Photo/Illutration Seiji Izumisawa, president of Mitsubishi Heavy Industries Ltd., announces at a news conference in Tokyo’s Marunouchi district Feb. 7 that the company has withdrawn from the SpaceJet business. (Ikuro Aiba)

Mitsubishi Heavy Industries Ltd. was clearly ill-prepared to take on such a massive project as developing Japan’s first passenger jet.

That much was made clear by MHI President Seiji Izumisawa’s Feb. 7 explanation of issues that dogged the SpaceJet project from the outset 15 years ago.

Dogged by delays, missed deadlines, spiraling costs, outdated technology and no business prospects, MHI decided to call it a day Feb. 7. 

The government had supported the commercial SpaceJet in the hope of making the aircraft industry a new pillar of Japanese manufacturing.

Izumisawa said that development of what initially was known as Mitsubishi Regional Jet began in 2008 but became protracted and functions and equipment were overtaken by technical advances.

He said that even if the company had changed the aircraft’s design to obtain a “type certificate” required to operate commercial aircraft, no business potential was in the offing in terms of the time and funding needed.

Izumisawa said the prolonged development resulted from a lack of understanding of the process to obtain the certificate, an essential piece of documentation which confirms that an aircraft is in legal compliance with airworthiness requirements.

Mitsubishi Aircraft Corp., MHI’s subsidiary in Toyoyama, Aichi Prefecture, had been tasked with development of the SpaceJet. It is now tasked with coordinating with relevant parties to liquidate itself.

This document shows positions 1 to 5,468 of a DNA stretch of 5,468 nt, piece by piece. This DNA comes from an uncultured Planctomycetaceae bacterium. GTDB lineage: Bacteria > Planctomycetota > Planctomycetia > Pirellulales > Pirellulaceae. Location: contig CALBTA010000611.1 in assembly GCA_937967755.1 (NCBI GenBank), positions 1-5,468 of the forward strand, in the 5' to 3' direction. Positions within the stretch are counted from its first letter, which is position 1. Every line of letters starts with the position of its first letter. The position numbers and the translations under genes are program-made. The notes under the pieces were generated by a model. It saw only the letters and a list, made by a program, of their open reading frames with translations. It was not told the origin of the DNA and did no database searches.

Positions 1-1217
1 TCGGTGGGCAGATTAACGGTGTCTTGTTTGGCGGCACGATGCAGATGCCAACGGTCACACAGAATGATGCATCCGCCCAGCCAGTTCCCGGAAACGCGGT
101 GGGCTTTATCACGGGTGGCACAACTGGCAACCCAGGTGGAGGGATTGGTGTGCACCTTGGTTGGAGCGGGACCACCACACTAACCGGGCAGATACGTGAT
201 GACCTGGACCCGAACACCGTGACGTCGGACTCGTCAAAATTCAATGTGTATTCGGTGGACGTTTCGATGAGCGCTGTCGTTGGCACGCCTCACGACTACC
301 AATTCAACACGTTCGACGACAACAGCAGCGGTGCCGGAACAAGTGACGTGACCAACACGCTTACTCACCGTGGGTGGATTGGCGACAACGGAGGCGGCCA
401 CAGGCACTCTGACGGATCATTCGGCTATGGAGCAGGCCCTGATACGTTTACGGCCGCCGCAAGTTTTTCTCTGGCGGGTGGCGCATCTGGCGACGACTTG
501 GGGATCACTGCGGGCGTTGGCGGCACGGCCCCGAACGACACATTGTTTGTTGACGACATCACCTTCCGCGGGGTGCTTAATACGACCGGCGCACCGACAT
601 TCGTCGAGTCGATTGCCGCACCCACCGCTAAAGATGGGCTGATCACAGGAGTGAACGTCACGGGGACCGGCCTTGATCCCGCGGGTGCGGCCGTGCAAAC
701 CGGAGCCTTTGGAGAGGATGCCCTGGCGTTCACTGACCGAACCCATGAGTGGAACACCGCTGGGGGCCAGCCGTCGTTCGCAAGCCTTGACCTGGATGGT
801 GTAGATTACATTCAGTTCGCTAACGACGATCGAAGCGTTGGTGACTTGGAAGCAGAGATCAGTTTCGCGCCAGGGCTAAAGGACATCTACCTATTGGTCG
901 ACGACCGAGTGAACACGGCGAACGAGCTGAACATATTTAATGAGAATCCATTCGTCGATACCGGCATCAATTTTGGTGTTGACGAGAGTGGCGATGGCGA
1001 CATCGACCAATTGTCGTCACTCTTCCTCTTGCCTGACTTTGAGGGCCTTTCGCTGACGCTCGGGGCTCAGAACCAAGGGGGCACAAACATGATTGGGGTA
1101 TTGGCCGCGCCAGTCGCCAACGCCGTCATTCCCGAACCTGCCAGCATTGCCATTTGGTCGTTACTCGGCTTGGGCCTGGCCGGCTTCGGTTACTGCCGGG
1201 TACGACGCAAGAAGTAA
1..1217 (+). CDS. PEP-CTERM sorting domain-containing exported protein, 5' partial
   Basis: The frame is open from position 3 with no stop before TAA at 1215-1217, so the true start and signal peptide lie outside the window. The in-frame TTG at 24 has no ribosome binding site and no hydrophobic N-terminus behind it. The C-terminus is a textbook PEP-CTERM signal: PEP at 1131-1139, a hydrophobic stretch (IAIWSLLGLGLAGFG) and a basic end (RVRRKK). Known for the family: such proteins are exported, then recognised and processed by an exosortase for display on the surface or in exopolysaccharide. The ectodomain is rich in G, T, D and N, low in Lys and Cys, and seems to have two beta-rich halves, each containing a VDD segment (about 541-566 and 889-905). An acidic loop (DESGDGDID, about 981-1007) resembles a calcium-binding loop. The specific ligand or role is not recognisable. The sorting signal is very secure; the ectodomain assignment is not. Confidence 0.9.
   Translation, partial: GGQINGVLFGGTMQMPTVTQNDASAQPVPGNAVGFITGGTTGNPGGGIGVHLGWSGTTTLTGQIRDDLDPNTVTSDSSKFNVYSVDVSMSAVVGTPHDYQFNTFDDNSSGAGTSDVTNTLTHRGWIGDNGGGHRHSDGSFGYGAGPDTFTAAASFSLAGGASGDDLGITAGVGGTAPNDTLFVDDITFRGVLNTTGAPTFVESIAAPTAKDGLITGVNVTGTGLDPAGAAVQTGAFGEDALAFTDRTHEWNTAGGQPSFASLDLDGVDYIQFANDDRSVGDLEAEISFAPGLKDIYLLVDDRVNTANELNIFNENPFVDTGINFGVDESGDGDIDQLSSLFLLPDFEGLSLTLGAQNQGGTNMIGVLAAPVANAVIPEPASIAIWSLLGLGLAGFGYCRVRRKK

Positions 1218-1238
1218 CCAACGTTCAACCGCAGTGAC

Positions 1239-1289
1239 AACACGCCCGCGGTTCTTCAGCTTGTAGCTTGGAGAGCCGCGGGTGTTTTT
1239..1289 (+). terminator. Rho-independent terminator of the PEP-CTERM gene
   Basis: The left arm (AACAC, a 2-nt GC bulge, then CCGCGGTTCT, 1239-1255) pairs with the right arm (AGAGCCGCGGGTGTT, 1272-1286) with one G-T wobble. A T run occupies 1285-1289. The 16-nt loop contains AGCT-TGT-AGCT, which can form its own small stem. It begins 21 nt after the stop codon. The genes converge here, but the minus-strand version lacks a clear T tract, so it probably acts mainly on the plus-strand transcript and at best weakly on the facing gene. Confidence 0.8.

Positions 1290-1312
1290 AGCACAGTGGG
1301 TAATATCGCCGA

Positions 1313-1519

Employees will be reassigned to defense-related business work, and the technology they developed will be used in the development of new fighter jets.

MHI had spent around 1 trillion yen ($7.6 billion) on the SpaceJet project but failed for the sixth time to deliver its first jet to an airline company due to inadequate inspection systems and changes in component specifications.

In autumn 2020, when the COVID-19 pandemic was raging, Izumisawa announced the suspension of the aircraft’s development, and its scale was drastically reduced.

Since MHI succeeded in its first SpaceJet test flight at Nagoya Airport in November 2015, it had been fine-tuning the aircraft through around 3,900 hours of test flights.

“If we don’t have (sufficient) technology, we can’t perform test flights,” Izumisawa said at a news conference. “The fact is, we lacked sufficient preparation and knowledge to turn the technology into a business.”

That elusive trump card was a type certificate. 

Manufacturers can obtain the certificate by proving their aircraft meet safety standards, which are tightened every time an aircraft accident occurs.

But MHI lacked the know-how to do so.

“Unfortunately, our company, which had never taken a type certificate, had a lot of things that we didn’t know until we tried, such as work arrangements, how to prepare documents and methods of data maintenance,” Izumisawa said.

Since around 2016, the company tried to make up for its shortcomings by actively hiring foreign engineers with experience at overseas manufacturers.

“We had more options and the workflow became smoother, but we still didn’t reach our ultimate goal,” Izumisawa said.

It is believed that MHI will need to invest around 100 billion yen annually for several more years to obtain the certificate. Instead of being a passenger aircraft boasting the latest technology, the SpaceJet became a has-been. The prolonged development process killed any chance of the project taking off.

MHI said it decided to withdraw from the aviation business since it also needed to revise the SpaceJet’s design to electrify and accommodate sustainable aviation fuels that emit less carbon dioxide than conventional fuels through the reuse of waste cooking oil and other resources, to market the aircraft.

Izumisawa explained it took more than two years to decide to withdraw from the aircraft business after the company suspended the development in October 2020.

“We could not easily reach a conclusion because it was a big project that carried everyone’s expectations,” he said.